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On 27th July 2017, around 300 women came together at Mandi House to ask for their share of decision-making in the parliament. The monsoon session of the Parliament will take place soon, and the main demand was to present and pass the Women’s Reservation Bill. They said, “Bring the Bill in Lok Sabha, discuss and put it to vote; we’d like to know who’d vote against it.” They marched from Mandi House to Parliament Street, where a public meeting was held.

The Women’s Reservation Bill which proposes 33% reservation for women in the Lower House of the Parliament is one of the longest pending legislation of the state. It was introduced by the H D Deve Gowda Government in 1996. After many years of strong opposition by several parties, the bill finally made it through Rajya Sabha where it was passed in 2010. But since then, Lok Sabha has been deliberately delaying its passage, with the previous government claiming lack of consensus, while the current Modi government is maintaining silence on the issue despite making it one of the key points in their manifesto during the election campaign of 2014.

Sau mein taintis leke rahenge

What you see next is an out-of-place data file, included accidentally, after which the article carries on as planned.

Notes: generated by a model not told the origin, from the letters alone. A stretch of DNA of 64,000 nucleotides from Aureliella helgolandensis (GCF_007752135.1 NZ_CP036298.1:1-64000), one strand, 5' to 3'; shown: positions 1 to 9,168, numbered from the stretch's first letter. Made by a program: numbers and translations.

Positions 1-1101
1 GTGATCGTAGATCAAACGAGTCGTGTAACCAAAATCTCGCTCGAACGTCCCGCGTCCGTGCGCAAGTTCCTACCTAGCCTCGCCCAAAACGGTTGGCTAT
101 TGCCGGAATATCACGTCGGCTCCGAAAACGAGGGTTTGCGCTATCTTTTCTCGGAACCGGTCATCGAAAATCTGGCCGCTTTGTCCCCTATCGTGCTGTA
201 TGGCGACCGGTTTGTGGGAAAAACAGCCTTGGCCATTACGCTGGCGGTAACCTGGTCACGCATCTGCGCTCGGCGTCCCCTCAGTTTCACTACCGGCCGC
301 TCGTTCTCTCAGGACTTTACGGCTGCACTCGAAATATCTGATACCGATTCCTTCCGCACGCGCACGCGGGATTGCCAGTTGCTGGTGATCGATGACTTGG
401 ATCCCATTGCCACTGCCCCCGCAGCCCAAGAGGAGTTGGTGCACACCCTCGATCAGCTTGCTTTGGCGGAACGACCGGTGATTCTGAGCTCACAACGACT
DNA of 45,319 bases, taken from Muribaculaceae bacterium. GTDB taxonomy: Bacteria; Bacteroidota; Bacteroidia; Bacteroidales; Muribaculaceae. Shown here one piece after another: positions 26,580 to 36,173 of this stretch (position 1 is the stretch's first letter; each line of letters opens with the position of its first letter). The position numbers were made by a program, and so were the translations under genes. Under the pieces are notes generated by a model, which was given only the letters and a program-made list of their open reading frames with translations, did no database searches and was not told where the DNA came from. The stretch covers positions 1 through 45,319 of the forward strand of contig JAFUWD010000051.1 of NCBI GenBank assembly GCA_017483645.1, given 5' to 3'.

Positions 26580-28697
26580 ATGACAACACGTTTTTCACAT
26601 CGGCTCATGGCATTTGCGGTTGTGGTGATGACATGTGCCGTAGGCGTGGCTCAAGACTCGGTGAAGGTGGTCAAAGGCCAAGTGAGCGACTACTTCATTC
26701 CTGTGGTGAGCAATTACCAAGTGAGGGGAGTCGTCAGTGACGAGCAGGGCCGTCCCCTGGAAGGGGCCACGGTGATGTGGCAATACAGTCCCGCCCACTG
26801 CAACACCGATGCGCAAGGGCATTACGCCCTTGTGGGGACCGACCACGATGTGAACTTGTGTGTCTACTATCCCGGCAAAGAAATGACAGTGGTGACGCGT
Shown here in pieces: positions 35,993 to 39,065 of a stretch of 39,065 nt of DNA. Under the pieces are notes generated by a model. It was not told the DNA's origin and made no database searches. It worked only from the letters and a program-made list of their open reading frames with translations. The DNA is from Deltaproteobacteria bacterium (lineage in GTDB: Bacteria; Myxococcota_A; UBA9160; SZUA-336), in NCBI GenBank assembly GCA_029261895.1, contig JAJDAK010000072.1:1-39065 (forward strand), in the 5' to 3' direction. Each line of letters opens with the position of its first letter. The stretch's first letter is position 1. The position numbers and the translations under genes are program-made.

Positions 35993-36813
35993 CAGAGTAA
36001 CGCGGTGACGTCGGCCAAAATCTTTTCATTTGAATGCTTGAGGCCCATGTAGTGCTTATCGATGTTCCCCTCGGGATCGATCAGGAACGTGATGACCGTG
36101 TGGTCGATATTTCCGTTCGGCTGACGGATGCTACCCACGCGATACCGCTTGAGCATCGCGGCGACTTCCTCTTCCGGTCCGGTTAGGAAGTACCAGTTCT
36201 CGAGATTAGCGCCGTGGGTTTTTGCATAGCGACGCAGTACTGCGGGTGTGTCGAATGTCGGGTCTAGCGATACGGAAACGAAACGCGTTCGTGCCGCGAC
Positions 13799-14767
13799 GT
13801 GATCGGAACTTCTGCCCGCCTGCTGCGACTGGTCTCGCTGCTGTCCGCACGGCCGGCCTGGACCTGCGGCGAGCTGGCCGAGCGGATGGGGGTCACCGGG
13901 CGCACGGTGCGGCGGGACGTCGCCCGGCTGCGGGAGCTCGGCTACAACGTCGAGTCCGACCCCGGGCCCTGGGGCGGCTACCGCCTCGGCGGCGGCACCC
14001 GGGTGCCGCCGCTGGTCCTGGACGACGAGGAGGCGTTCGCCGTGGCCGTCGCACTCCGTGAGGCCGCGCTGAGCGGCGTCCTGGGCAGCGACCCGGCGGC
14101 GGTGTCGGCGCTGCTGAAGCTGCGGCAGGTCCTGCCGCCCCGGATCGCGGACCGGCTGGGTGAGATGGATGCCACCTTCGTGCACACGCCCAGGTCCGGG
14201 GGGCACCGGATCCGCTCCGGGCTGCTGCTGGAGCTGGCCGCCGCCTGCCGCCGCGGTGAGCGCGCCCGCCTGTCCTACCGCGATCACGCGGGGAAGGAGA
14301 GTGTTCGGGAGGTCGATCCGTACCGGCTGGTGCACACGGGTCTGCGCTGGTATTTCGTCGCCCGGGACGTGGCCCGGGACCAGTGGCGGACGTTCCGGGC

Sau mein tantis haq se lenge
Sau mein tantis cheen ke lenge

Activist Maimoona Mollah, one of the organisers of the programme said, “The need for this demonstration at this point of time is absolutely necessary, since the current government is deliberately not passing the bill despite having a majority in the Lok Sabha. The truth is that the ruling party has a rigid patriarchal mindset, since their mentors are outspokenly anti-women.”

Pittrasatta se halla bol
Gungi-behri sarkar se halla bol

Women collected from major organisations like All India Democratic Women’s Association and CPI-M, along with several NGOs working towards the upliftment of poor and rural women. The organisations had brought with them huge and colourful banners containing their name, slogans, and other symbols of resistance. Solidarity could be sensed among them despite coming from different backgrounds. Even though many participants were detained by the police and were not allowed to reach the venue, the number of women who believed in the issue was awe-inspiring.